There was a time in Washington state when legislators facing re-election had to stop taking advantage of taxpayer-funded staff and resources three weeks before they filed for office.
No press releases written by public information officers. No updates to their official website. No staff-written letters to the editor or op-ed columns. No town hall meetings or field hearings in their districts.
The reason such a time existed is because there was a time before that when using taxpayer-funded staff on re-election campaigns was commonplace. Partisan staff hired by the four legislative political caucuses (House and Senate Democrats; House and Senate Republicans) were chosen for their campaign skills and fired if they refused to do what is now — and was then — illegal.
The freeze on campaign activity was included in Joint House-Senate Standards of Conduct that were just one part of a 1992 stipulated agreement between the Public Disclosure Commission and the four legislative caucuses to settle findings of widespread violations of law.
The caucuses were fined $100,000 each, and six top staffers were fined $2,500. In the aftermath, hundreds of thousands of tax dollars were spent settling lawsuits by former staffers fired or demoted for refusing to do campaign work on the clock.
Twenty-two years later, however, the standards on use of state resources during legislative campaigns have been weakened — inadvertently perhaps, but weakened nonetheless. That’s because the Legislature moved up the date of the state’s primary election from the third Tuesday of September to the first Tuesday of August but failed to change the date — June 30 — when the election-year activity freeze begins.
Before the change in primary date, June 30 was a fitting date to close down staff activity, falling nearly a month before filing and up to 11 weeks before the primary. June 30 now falls six weeks after incumbents have filed for office and only five weeks before the primary election.
Failing to update the start of the freeze period has allowed partisan staffers to continue to use state resources to benefit incumbents seeking election long after they have become official candidates. Senate Republicans have taken the most advantage.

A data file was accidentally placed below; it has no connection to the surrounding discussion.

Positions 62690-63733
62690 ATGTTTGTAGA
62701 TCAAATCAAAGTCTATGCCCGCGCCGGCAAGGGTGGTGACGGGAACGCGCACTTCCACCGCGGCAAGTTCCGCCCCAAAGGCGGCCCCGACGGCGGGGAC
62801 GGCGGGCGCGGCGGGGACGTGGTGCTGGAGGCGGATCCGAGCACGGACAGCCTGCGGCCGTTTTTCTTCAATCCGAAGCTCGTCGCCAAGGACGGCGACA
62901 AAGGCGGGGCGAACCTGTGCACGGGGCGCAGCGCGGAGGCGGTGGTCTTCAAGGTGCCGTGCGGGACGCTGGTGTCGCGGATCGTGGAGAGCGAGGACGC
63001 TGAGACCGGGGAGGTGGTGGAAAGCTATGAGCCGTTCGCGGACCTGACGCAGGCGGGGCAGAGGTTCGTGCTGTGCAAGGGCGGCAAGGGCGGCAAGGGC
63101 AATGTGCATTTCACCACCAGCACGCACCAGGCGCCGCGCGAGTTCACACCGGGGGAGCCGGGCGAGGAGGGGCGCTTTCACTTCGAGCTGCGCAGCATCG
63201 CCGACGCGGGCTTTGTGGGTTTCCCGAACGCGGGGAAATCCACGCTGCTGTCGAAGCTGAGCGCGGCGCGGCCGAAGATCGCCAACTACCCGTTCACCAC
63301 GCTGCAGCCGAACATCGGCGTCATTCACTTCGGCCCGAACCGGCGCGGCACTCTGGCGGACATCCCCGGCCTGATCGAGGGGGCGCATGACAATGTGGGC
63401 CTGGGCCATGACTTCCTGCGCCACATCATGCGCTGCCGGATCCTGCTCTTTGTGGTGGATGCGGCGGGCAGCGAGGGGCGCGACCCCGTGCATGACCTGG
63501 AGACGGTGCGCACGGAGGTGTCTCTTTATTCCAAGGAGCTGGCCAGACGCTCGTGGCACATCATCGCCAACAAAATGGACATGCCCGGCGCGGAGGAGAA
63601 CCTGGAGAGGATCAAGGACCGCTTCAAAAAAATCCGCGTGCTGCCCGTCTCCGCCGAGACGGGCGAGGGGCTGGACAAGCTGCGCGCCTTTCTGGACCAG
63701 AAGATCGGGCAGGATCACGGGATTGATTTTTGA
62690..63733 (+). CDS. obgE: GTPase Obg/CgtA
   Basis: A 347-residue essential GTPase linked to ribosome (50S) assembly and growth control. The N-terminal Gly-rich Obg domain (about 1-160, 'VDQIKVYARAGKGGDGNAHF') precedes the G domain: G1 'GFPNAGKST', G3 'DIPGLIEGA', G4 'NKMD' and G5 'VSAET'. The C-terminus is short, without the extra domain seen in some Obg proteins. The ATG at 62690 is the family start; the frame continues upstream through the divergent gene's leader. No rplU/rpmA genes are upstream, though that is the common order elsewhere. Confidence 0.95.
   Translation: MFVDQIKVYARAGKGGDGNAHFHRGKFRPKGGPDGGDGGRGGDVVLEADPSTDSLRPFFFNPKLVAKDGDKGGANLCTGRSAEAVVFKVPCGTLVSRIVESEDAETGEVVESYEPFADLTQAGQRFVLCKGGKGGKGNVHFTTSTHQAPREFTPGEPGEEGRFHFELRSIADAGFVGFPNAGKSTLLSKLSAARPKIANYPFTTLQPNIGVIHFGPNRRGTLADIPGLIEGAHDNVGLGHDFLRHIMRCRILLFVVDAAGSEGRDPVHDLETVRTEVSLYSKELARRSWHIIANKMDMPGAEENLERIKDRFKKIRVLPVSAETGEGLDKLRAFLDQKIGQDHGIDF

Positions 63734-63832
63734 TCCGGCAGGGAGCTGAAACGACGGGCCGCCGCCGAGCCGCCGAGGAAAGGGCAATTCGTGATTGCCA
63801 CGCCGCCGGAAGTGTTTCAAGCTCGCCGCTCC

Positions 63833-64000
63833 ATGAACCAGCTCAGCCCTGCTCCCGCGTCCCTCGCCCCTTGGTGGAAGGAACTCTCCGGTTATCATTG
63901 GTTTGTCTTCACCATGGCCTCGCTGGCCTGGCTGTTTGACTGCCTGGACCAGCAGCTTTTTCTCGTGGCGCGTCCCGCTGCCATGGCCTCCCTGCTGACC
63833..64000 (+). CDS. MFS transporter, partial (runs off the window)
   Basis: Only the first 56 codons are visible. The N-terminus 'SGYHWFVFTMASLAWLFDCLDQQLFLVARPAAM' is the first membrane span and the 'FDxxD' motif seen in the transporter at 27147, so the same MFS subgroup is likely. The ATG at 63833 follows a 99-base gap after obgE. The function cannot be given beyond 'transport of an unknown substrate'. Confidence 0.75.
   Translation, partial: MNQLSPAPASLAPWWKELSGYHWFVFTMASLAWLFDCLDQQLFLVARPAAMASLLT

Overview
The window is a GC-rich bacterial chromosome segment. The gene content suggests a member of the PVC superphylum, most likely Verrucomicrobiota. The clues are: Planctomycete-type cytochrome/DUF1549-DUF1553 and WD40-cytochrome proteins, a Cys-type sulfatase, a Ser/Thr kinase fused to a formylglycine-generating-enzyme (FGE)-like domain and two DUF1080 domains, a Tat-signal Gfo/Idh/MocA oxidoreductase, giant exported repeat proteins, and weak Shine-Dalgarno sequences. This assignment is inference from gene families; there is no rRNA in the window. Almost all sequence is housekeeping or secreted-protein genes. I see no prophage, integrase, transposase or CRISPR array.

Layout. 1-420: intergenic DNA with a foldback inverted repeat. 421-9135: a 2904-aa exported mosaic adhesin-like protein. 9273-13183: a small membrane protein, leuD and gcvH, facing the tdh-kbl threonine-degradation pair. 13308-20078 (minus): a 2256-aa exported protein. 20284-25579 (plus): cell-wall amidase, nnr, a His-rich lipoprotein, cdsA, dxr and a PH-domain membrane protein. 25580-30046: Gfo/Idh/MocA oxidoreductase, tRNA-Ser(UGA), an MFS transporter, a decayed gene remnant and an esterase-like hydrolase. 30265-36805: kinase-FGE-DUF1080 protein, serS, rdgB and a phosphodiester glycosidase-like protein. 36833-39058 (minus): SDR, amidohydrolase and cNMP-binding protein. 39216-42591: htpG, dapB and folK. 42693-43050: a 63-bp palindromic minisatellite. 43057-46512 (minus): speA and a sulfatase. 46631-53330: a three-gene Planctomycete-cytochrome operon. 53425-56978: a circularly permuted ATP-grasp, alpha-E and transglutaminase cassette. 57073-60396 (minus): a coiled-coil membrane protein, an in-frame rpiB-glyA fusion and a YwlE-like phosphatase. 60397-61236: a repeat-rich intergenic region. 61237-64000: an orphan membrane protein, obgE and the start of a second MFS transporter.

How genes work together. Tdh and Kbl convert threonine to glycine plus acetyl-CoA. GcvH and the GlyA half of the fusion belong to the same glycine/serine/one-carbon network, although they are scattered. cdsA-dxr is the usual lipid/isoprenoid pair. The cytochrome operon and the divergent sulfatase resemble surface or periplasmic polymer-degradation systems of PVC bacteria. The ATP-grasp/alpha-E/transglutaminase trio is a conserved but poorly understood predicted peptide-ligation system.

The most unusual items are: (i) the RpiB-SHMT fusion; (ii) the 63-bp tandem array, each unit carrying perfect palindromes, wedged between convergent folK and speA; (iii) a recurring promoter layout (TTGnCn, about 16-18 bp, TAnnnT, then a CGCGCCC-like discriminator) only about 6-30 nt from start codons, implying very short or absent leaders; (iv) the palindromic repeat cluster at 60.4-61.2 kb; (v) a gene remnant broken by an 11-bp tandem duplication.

“Federal order on oil-train transports doesn’t go far enough to address top safety concerns,” stated the press release for state Sen. Doug Ericksen of Ferndale.
“Medal of Honor recipient talks ‘true character’ at Lakes High School in Lakewood,” said a press release about Sen. Steve O’Ban’s appearance at a ceremony last week.
“EWU expands Spokane presence at Riverpoint — Baumgartner’s leadership on transfer instrumental in Senate,” was the headline on a release for Michael Baumgartner.
All three are running for Senate seats considered up for grabs. All three are vital to the GOP retaining control of the Senate.
Hunter Goodman, the chief administrative officer of the Senate, said he has been trying to enforce the freeze period rules since the May filing period. For example, he said he denied the use of a staff photographer at the Lakes High School ceremony and another to honor Seahawks player Jermaine Kearse.
But under current policy, Senate partisan staff do not have to seek his approval for press releases or district events until June 30. It is only then, according to Senate policy, that “many routine member activities are presumed to be election-related.”
“This is something we need to address,” Goodman said of the start date. “We don’t want to create a competitive disadvantage” for challengers of incumbents. Goodman said he would bring the issue up the next time the Senate’s administrative committee meets.
House Chief Clerk Barbara Baker said she became aware only recently of the disconnect between the earlier primary and the start of the freeze period.
“This is something we should have paid attention to,” Baker said, adding that she is committed to update the policy, including dates, before the next election cycle.
It’s not as though the Legislature hasn’t had time or opportunity to fix the freeze period. The primary was moved to the third Tuesday of August in 2006 and to the first Tuesday of August in 2011.
Part of the problem is that 1992 was a long time ago. Less than a handful of current staffers and only two current legislators were around back then. It is easy, then, to conclude that the scandal didn’t happen or at least couldn’t happen today.
But the temptations to seek any edge possible will always be there, especially when the stakes — party control of the House and Senate — are so high.